But why can’t Gentile Christians simply mimic Jewish religious behavior down to the last detail? I mean, what’s the problem if, as Aaron says, the Torah is for the Gentiles, too?
Each human being possesses a unique combination of personality, talents, timing and circumstances – a specific role to play in this world. Our role is dependent on many factors – not only our innate talents, but also on the needs of the times.
The important thing is to discover your unique contribution – and fulfill it.
The Torah tells us that one day Moses saw an Egyptian taskmaster killing a Jew.
“And Moses looked all around, and when he saw that there was no man, he took action.” (Exodus 2:11-12)
Why does the Torah tell us “there was no man”? Because Moses was checking to see if someone else was available, someone better qualified to do the job. Because if you reach for leadership when it’s not necessary, then you’re doing it more out of your own desire than for the needs of the people. Only when Moses saw there was nobody else qualified, did he take action.
If Gentile Christians were to observe the mitzvot in a manner completely like the Jewish people, then the most straightforward way to accomplish this would be for Jews to convert Gentiles to Judaism. While such a process didn’t exist in the days of Moses because Israel was organized around tribal identity, and after the Babylonian exile, around clan identity (see Cohen, From the Maccabees to the Mishnah, Westminster John Knox Press; 2006) it was completely available in the days of Jesus. But that didn’t happen in the New Testament as the application of Christ’s Matthew 28:19-20 command. We see this acted out by Peter in response to Cornelius and his household:
While Peter was still saying these things, the Holy Spirit fell on all who heard the word. And the believers from among the circumcised who had come with Peter were amazed, because the gift of the Holy Spirit was poured out even on the Gentiles. For they were hearing them speaking in tongues and extolling God. Then Peter declared, “Can anyone withhold water for baptizing these people, who have received the Holy Spirit just as we have?” And he commanded them to be baptized in the name of Jesus Christ.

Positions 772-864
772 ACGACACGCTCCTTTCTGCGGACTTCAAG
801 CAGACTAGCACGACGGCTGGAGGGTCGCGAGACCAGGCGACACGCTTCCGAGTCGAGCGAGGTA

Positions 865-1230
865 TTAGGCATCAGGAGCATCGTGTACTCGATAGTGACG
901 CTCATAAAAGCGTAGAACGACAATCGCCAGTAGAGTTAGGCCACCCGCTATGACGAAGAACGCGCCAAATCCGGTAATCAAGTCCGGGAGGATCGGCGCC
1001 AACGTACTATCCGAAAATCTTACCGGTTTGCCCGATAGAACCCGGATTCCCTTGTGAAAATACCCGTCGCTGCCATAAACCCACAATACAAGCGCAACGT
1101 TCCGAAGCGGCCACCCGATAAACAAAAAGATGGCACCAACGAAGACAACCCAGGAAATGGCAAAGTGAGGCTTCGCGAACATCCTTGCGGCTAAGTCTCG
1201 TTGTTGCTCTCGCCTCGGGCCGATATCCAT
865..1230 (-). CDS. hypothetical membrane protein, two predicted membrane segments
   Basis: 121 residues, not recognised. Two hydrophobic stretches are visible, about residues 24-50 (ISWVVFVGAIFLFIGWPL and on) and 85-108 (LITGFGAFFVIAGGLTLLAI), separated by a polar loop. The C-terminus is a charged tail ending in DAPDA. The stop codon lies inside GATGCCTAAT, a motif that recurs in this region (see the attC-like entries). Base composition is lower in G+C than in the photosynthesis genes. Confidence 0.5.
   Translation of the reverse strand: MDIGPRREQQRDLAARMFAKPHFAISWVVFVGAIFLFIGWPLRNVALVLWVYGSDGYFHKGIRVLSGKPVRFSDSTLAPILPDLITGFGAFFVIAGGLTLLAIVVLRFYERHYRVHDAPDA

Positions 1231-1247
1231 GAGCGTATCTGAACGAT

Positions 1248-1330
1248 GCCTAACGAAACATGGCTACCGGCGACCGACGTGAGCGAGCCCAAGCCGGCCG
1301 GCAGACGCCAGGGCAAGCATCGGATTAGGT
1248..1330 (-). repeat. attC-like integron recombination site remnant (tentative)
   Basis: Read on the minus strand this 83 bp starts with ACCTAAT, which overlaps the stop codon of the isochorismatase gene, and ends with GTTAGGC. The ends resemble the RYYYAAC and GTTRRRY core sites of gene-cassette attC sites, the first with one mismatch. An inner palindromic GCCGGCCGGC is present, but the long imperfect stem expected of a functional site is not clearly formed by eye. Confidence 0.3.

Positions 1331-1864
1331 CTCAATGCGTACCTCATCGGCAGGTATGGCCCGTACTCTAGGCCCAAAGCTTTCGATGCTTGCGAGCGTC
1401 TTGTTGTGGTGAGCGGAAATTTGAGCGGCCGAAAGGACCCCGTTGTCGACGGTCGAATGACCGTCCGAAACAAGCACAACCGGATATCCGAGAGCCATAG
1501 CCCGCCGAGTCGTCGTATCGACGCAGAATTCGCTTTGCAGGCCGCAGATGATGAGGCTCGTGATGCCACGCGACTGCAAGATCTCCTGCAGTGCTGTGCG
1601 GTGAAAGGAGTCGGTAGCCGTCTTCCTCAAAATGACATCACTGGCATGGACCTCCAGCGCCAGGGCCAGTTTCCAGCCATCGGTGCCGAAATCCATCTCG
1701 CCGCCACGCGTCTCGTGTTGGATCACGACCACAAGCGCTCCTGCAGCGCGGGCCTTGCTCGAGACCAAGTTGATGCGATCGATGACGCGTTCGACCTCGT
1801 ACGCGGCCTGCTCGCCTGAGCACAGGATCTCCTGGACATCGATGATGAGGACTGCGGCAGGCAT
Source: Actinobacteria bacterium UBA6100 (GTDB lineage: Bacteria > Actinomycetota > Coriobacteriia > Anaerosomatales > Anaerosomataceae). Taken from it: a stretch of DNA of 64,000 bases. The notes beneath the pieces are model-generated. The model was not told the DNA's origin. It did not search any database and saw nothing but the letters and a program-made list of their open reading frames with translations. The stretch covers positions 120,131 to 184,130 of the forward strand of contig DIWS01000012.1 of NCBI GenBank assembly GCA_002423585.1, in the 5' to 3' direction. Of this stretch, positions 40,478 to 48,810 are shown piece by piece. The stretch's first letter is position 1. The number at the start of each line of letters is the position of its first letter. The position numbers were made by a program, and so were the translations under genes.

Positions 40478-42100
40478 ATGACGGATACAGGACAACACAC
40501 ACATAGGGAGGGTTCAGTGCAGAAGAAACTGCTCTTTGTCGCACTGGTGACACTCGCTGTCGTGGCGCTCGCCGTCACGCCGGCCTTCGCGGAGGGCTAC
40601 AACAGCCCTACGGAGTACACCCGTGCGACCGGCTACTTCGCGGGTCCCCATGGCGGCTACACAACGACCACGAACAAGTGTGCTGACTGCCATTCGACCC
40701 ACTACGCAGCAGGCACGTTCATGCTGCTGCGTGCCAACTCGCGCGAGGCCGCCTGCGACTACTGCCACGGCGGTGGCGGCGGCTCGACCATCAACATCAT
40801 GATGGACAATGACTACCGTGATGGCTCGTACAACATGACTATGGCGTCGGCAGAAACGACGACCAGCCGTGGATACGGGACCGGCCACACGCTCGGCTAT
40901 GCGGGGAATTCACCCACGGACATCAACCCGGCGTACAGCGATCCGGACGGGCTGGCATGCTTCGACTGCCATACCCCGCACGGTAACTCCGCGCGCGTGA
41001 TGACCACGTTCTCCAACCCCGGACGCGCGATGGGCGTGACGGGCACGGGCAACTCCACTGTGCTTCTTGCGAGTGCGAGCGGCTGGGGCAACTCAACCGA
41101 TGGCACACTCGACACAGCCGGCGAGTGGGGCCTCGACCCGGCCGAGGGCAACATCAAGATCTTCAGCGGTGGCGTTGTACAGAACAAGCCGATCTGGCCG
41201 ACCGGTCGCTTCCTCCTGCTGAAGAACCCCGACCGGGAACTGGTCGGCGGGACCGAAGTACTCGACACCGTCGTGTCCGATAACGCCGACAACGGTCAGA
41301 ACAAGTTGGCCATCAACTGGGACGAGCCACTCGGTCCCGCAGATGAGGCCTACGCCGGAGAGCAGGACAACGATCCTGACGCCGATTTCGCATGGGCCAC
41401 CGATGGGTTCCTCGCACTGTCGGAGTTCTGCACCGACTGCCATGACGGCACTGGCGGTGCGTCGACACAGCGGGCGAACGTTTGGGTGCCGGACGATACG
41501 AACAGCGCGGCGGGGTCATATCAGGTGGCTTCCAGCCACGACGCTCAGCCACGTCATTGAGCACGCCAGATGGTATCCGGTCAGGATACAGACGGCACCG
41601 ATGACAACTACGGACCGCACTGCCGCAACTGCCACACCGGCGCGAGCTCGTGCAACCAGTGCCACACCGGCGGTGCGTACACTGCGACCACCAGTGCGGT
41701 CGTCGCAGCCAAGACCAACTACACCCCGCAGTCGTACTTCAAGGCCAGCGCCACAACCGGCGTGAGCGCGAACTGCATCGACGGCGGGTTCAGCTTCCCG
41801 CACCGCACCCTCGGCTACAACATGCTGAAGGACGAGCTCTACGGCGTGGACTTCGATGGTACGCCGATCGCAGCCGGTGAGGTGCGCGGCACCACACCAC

–Acts 10:44-48 (ESV)
Notice what didn’t happen here. If it had been Peter’s intention to convert the Gentiles to Judaism, between Cornelius and his household receiving the Holy Spirit and being baptized in water, Peter should have arranged for Cornelius and the other men to be circumcised. He didn’t and in fact, we don’t see any of the new disciples of Christ from among the nations ever converting to Judaism (I believe Timothy was considered Jewish because of his Jewish mother and that’s why Paul circumcised him). Paul spent a great deal of effort in his letter to the Galatians specifically discouraging them from converting, and as I’ve said before, also citing Paul from Galatians, if you’re not a Jew or a righteous convert, you are not obligated to the full “yoke of Torah,” both as defined by the actual Books of Moses and the Prophets, and by accepted halachah.
Rabbi Weinberg suggests that we are each created for a purpose as individuals and should pursue that purpose in order to fulfill God’s design for our lives. What if it’s true that God’s intent was and is to have a specific purpose for the Jews and another (and perhaps overlapping) specific purpose for the Gentile Christians?
Jesus opens all the doors and holds all the keys. He is the portal by which we Gentiles enter into any sort of covenant relationship with God at all, and he also fully reconciles and restores the Jewish nation to the Father as the fulfillment of all His covenants with and His promises to the Jewish people. Make no mistake, the Sinai covenant made between God and Israel didn’t vanish simply because Messiah came. It would be insane to suggest otherwise. Not only did Jesus live a lifestyle in obedience to Torah and not only did his teachings support Torah and the Temple, but his Jewish disciples were never seen to do otherwise, either. The history of the Messianic movement forward isn’t abundantly clear, but I don’t believe that next generation of Jews after Paul and Peter were any less Jewish even as they continued to worship Jesus as Messiah (we never see Paul, for example, telling Timothy that he doesn’t have to observe the mitzvot as a Jew).
But that’s a direction I’m saving for part 2 of this article. For now, although we don’t have an image we could define as crystal clear regarding just how far to apply Torah to Christians, we do know that it is well-applied in the weighty matters of the Law: doing justice, loving kindness, and walking humbly with our God.